One of the many jobs with which I keep body and soul together (or at least within spitting distance of each other) is a gig for a company that helps students prepare for standardized tests. I work with the programs for elementary and middle school New York State math and English tests; this means I go into schools populated by poor kids of color and subvert the racist and classist educational system by teaching them test-taking tricks that rich white kids get for free with the hundreds of thousands of dollars’ worth of education their parents buy them.
The main thing that worried me when I first started working for this company was that I would have to come into contact with actual children, a population I both fear and despise with the white-hot fire of a thousand suns. Luckily, however, I ended up in the “professional development” branch; this meant that I simply went around New York City training teachers in using the company’s materials. This has been a fairly satisfactory: though the commute is often unpleasant (once I had to go to Canarsie, for God’s sake), the money is good, and the sessions rarely last more than two hours, so if I get stuck with a particularly obnoxious teacher, I know that in less than 120 minutes I’ll never see him or her again.
Then, three weeks ago, I made the terrible mistake of accepting a different kind of assignment: I would go to one school for seven Wednesdays in a row and work with teachers in the classrooms, making sure they were using the program correctly and generally being a cheerleader (a function I can still perform even after being kicked off the gay cheerleading squad). I would also do some teaching myself.
I never used to have a strong opinion on corporal punishment in schools. Well, I thought, I don’t see the harm in smacking the hand of a kid who misbehaves. On the other hand, I also understand that that’s probably not the most effective way to win kids’ trust and respect. In other words, I really could have gone either way.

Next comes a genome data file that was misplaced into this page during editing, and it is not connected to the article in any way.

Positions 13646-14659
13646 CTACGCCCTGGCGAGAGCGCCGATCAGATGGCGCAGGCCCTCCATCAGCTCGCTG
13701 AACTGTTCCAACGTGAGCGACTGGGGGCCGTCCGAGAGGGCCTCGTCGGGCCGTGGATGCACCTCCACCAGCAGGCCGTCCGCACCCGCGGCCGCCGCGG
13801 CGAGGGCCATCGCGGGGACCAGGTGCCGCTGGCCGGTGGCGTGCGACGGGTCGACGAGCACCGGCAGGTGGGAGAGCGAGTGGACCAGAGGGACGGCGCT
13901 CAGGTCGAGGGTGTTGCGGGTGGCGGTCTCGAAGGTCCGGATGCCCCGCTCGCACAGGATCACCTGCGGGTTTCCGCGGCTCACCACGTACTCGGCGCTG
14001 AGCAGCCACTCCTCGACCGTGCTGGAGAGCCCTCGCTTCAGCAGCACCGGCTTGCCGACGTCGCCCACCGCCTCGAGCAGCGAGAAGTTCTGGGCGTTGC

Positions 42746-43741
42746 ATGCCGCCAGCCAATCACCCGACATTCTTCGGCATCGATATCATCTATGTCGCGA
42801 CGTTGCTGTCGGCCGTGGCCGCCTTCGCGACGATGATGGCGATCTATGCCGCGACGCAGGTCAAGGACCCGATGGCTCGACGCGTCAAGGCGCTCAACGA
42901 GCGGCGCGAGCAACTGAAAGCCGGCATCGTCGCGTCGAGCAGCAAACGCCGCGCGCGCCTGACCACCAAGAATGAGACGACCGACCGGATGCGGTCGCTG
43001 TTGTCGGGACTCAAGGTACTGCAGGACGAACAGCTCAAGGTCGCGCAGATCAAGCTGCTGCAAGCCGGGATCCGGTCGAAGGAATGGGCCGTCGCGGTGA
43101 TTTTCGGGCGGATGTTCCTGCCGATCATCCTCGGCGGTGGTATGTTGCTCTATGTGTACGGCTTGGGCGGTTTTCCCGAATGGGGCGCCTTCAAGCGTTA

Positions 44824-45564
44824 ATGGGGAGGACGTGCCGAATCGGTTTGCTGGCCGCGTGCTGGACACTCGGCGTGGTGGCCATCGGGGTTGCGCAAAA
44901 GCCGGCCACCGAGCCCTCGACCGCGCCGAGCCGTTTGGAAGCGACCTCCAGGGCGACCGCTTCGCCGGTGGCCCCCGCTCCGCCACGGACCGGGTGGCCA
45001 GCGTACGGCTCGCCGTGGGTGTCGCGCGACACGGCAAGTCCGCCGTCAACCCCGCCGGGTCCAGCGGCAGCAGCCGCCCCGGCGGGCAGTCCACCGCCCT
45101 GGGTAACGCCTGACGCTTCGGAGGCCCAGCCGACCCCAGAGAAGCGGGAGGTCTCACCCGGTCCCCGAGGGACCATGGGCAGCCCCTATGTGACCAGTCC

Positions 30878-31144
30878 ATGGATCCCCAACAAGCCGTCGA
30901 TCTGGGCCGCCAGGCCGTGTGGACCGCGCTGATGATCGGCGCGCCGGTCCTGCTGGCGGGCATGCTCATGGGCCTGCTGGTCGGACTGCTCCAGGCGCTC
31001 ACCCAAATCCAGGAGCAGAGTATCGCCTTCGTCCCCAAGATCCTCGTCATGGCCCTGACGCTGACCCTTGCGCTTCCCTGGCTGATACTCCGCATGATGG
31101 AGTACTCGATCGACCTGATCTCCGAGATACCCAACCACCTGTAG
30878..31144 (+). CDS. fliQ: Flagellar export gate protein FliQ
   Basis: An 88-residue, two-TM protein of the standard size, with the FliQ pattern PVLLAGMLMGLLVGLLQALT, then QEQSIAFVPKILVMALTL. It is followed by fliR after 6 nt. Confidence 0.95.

I have been to this school for two Wednesdays in a row, and now I think that children who misbehave should be put to death instantaneously, in as painful a way as the imagination can compass.
I can’t even begin to tell you how horrible it is. I’m dealing with four classes of sixth-graders. One of them is almost bearable; they sit quietly and listen to me as I talk to them about math, and they answer my questions. To be sure, there are occasional outbursts of youthful vigor, but my heart is not made of stone; I smile indulgently and continue with the lesson. Two of the classes are made up of heartless recidivists; half the time they listen, and the other half they shriek wildly amongst themselves, gibbering in their utterly incomprehensible adolescent language, impervious to any pleas on my part for silence and attention.
They pale, however, in comparison to the fourth class, which is populated solely by monsters in human form. They laugh and scream and run around no matter who is in the room. Honestly, I wouldn’t be surprised to see them rise up as one and eat whoever they decide is the runt of the bunch. Or me, for that matter. Even their regular teacher, a lovely woman who clearly adores children and has the patience of a saint, can’t control them; how then can I possibly dream of doing so except by judicious application of a machete? I wake up in the morning thinking about them and fearing the day I next have to see them. I loathe them. I abhor them. I would give my immortal soul not to have to see them ever again.
On the other hand, the school principal is a totally hot latin daddy type, so maybe I can stand another Wednesday or two.